THE UK’s housing crisis is often high on the news agenda, but recently a more rustic type of accommodation, home to the UK’s smaller, spikier residents, is taking the spotlight.
Last month the first ever national Hedgehog Housing Census was launched by Hedgehog Street.
The nationwide campaign set up by wildlife charities the British Hedgehog Preservation Society (BHPS) and People’s Trust for Endangered Species (PTES), aims to help combat the ongoing decline in native hedgehog population numbers.
This survey is in partnership with the University of Reading and Warwickshire Wildlife Trust.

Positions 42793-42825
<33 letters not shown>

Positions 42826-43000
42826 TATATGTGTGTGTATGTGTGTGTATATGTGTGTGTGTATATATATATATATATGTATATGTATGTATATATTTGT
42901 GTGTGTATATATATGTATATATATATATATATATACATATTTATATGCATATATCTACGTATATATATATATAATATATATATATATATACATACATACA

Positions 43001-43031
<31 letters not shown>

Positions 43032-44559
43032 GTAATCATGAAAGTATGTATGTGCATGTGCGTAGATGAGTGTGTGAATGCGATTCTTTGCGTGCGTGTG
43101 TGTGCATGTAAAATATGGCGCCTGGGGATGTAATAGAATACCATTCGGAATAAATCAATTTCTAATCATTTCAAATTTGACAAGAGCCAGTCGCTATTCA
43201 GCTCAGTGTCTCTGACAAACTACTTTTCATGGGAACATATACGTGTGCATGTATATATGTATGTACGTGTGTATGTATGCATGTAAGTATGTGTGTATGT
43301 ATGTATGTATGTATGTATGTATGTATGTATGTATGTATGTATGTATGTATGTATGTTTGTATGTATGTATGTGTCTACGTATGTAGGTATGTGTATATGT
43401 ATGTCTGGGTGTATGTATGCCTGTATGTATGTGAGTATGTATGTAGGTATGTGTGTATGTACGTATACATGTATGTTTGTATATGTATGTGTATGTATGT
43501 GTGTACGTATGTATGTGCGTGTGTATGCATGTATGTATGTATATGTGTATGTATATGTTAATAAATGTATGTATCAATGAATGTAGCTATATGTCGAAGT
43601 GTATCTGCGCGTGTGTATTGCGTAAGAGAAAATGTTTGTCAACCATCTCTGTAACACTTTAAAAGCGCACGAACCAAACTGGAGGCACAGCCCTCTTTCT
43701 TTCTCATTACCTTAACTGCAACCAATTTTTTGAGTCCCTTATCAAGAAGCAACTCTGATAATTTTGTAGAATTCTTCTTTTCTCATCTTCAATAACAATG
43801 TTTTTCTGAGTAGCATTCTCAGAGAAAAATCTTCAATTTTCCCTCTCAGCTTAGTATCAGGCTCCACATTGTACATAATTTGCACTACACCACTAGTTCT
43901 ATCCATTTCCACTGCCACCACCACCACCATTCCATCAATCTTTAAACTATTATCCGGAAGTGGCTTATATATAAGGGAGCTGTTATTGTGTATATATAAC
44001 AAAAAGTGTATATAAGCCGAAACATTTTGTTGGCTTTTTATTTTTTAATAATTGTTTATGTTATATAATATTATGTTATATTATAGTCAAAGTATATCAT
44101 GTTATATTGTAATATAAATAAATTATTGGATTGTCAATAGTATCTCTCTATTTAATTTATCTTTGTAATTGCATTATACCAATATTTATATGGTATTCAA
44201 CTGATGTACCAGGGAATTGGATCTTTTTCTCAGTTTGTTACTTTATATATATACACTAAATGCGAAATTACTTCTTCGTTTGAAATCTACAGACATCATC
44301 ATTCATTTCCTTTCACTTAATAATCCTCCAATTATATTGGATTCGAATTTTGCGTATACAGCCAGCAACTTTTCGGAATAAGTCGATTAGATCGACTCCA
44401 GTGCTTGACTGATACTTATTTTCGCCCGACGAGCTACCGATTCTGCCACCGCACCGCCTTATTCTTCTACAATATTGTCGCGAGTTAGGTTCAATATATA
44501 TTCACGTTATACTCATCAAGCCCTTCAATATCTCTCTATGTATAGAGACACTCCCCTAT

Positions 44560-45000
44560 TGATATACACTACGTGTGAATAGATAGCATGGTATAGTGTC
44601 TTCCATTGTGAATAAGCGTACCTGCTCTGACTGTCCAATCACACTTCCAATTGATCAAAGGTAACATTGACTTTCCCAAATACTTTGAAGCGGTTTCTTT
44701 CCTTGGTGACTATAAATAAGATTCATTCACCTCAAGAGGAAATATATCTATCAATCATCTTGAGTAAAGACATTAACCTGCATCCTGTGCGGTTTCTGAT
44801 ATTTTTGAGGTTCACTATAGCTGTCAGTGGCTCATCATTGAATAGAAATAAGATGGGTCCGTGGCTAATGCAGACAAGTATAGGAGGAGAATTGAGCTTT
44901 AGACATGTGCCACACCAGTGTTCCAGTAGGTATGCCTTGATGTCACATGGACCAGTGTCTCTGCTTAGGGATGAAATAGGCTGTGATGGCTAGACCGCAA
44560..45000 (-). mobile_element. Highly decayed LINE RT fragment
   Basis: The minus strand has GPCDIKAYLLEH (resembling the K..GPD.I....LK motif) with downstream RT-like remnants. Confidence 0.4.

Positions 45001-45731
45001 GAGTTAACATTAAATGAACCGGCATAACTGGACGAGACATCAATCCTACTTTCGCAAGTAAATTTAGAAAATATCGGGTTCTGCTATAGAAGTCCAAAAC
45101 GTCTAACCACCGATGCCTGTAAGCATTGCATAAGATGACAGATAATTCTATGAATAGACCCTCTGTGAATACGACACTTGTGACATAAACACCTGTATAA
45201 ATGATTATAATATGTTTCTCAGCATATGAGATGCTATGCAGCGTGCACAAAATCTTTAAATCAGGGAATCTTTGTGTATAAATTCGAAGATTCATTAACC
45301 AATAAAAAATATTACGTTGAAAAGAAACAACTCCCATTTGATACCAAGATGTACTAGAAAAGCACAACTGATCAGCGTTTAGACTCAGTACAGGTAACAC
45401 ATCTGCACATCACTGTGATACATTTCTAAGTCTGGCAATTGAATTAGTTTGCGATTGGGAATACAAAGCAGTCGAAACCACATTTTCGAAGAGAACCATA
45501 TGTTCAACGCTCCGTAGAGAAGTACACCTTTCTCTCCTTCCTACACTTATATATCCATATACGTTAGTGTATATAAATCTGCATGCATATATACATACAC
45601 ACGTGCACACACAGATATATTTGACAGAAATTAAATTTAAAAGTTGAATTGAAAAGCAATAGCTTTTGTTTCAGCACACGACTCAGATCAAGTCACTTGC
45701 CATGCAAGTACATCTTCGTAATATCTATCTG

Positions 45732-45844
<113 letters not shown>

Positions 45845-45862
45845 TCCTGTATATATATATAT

Between now and October 31, the Hedgehog Housing Census will dig a little deeper into the world of hedgehogs, answering several questions about how they live and in particular, their use of artificial hedgehog houses, which, have not been studied, despite thousands of people having one in their garden.
The information will be gathered via an online survey, and the data then analysed by scientists at the University of Reading.
The results will help the Hedgehog Street team find out what the best type of hedgehog house is and how they can be used to support the conservation of these animals, enabling wildlife enthusiasts across the UK to further help their spiky garden residents.
The data collected will be analysed over the winter months, with the results due to be published in spring 2018.